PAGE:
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The Ultimate Guide to Laying Soil on Concrete

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Originally I thought putting soil on top of concrete would be a simple process, but I found much to consider. Therefore, I decided to write a post describing how to put soil on top of concrete.

Although concrete isn’t an ideal surface for putting soil on, it is possible to use it for soil. At least four inches of topsoil must be placed over concrete for grass to grow from the soil successfully. Make sure that the area is well maintained and fertilizers are sprinkled.

In the next sections, we will discuss just how to place soil over concrete, alternatives to doing this, and how putting soil on concrete affects plant and root growth, so please read on!

Things to consider when putting soil on top of concrete

If you intend to lay grass on the soil, drainage is vital to ensuring the grass can grow on top of the concrete. Without adequate drainage, water will collect and prevent oxygen from getting into the soil. This will ultimately result in the grass or other plants dying out.

Look into proper drainage measures when putting soil on top of concrete

This can be avoided if correct drainage measures are taken. Drainage grooves are a great way to drain water from the concrete. The ideal time to form these grooves is before the concrete dries, but this can also be achieved when hardened by using a mortar and concrete saw that a professional should perform.

Look into raised bed gardening before putting soil on top of concrete

If creating drainage is impossible or sounds too strenuous, another option is to create a raised bed before putting soil on top of the concrete.

As previously stated, the heat absorption of concrete can hinder the growth of grass or plants in the soil, particularly in the hot summer months.

A raised bed separates the soil and the concrete, allowing for more soil depth to be laid. The deeper the soil, the easier it is for plants and grass to get nutrients and survive in the long term.

Benefits to raised bed gardening

Raised garden beds make growing possible for everyone with a small land area. They are a great way to turn small patches of concrete or pavement into thriving gardens. Building raised beds are straightforward and requires some basic joinery skills.

Here’s a list of the main benefits of raised beds:

Improved water retentionImproved drainage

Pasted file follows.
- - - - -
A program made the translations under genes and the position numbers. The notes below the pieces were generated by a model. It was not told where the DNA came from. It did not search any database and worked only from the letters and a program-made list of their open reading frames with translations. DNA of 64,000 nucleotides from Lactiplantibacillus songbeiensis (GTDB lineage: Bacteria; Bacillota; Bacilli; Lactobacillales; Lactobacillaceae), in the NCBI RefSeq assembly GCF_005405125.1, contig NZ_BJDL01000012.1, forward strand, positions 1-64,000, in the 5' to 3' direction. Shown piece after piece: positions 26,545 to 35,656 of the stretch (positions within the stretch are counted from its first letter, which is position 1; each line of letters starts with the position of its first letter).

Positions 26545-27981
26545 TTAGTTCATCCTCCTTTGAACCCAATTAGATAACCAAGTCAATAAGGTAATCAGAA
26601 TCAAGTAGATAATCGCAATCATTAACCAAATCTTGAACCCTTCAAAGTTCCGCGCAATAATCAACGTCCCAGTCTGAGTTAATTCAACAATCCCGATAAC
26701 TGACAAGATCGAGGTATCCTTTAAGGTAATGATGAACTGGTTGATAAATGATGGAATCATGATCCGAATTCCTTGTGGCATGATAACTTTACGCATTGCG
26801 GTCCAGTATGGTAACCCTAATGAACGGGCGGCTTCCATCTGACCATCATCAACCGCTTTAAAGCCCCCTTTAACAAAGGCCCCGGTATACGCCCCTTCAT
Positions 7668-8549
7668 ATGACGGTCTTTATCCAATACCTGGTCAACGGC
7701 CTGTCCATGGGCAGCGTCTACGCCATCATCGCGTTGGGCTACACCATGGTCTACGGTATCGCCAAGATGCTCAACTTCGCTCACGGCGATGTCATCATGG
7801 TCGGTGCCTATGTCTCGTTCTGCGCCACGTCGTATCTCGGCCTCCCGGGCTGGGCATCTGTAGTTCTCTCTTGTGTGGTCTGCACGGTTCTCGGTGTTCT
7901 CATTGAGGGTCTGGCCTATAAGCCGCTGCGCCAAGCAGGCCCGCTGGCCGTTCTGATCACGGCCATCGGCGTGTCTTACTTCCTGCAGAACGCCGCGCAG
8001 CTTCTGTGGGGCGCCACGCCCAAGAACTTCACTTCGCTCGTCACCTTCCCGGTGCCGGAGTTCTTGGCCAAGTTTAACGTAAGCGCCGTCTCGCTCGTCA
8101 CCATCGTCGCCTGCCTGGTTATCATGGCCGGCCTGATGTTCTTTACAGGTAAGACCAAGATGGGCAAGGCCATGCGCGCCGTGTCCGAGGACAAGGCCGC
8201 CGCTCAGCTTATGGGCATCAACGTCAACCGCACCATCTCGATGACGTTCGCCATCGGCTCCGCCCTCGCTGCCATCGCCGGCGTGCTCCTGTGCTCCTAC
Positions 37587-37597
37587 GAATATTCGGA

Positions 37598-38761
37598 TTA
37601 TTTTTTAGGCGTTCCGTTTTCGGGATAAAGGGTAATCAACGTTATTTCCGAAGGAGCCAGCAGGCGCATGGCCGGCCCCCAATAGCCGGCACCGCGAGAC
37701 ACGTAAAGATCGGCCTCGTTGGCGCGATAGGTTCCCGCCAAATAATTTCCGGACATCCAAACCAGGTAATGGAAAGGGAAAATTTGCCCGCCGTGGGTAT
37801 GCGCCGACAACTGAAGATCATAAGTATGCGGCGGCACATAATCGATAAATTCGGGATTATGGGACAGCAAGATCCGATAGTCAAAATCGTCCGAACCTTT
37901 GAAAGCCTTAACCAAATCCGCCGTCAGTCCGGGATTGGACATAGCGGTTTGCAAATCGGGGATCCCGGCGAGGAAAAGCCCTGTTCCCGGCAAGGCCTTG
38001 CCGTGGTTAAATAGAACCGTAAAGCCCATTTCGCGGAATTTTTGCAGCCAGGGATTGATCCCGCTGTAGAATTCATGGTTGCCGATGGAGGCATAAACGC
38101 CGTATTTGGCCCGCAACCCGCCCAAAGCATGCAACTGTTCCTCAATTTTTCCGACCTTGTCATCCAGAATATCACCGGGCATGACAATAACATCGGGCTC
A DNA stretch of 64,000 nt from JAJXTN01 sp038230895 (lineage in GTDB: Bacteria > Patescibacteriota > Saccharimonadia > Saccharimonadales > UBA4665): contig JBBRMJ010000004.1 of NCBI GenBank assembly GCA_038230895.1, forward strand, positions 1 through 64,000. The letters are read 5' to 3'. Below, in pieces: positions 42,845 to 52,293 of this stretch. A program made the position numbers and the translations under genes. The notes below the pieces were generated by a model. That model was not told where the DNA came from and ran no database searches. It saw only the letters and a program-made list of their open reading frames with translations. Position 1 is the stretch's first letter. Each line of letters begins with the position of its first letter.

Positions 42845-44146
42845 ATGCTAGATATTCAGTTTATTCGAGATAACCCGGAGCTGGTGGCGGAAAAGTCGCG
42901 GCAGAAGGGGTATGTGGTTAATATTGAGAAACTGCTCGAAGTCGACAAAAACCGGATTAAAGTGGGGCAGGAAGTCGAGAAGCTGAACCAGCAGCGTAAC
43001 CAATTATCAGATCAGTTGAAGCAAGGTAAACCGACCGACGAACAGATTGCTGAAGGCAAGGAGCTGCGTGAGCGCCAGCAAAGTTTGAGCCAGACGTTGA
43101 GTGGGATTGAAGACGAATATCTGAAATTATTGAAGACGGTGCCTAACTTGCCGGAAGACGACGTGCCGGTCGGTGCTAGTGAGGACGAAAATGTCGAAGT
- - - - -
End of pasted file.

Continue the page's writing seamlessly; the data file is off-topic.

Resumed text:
Increased growing spacePrevention of soil erosion
The soil on top of the concrete remains warm
but not too hot for growth

Raised beds allow more soil to be put on top of the concrete, increasing the chances that anything planted in the soil will survive.

Four inches is the minimum depth of soil required for raised bed gardening, but it would be better to have twelve inches if possible. This depth would be more than enough soil to grow on. Basically, the deeper you can make the soil, the better chance of things growing from it.

How to make a raised garden bed

Firstly it is important to measure the concrete area correctly and get enough wood to construct a bed that will cover the desired patch. The raised bed needs to be sturdy enough to withstand the weather.

Sizing and content considerations for a raised garden bed

When the bed has been built to the desired size and depth, filling the bottom with a layer of leaves, grass clippings, wood chips, straw, and other organic materials is good. Then add a layer of cardboard on top.

When the soil is added, the mixture will begin to break down over time, turning into rich compost for a thriving raised bed.

To aid you in having a clearer picture of this process, feel free to look into my recent article on just what raised bed gardening is. This article contains the rundown on the recommended soil types and ratios that you should use for raised bed gardening, the number of beds you can consider making, and how to tend and harvest in this gardening method.

Drainage considerations for a raised garden bed

You should make sure that the beds can drain. Otherwise, the soil may become waterlogged, causing the plant’s roots to drown.

Using wood chippings when putting soil on concrete

Wood chippings are also useful when putting soil on top of concrete.

The chippings can be spread to layer and build up the soil, creating more space between the topsoil and the concrete and preventing too much heat from causing damage to whatever is being grown in the soil.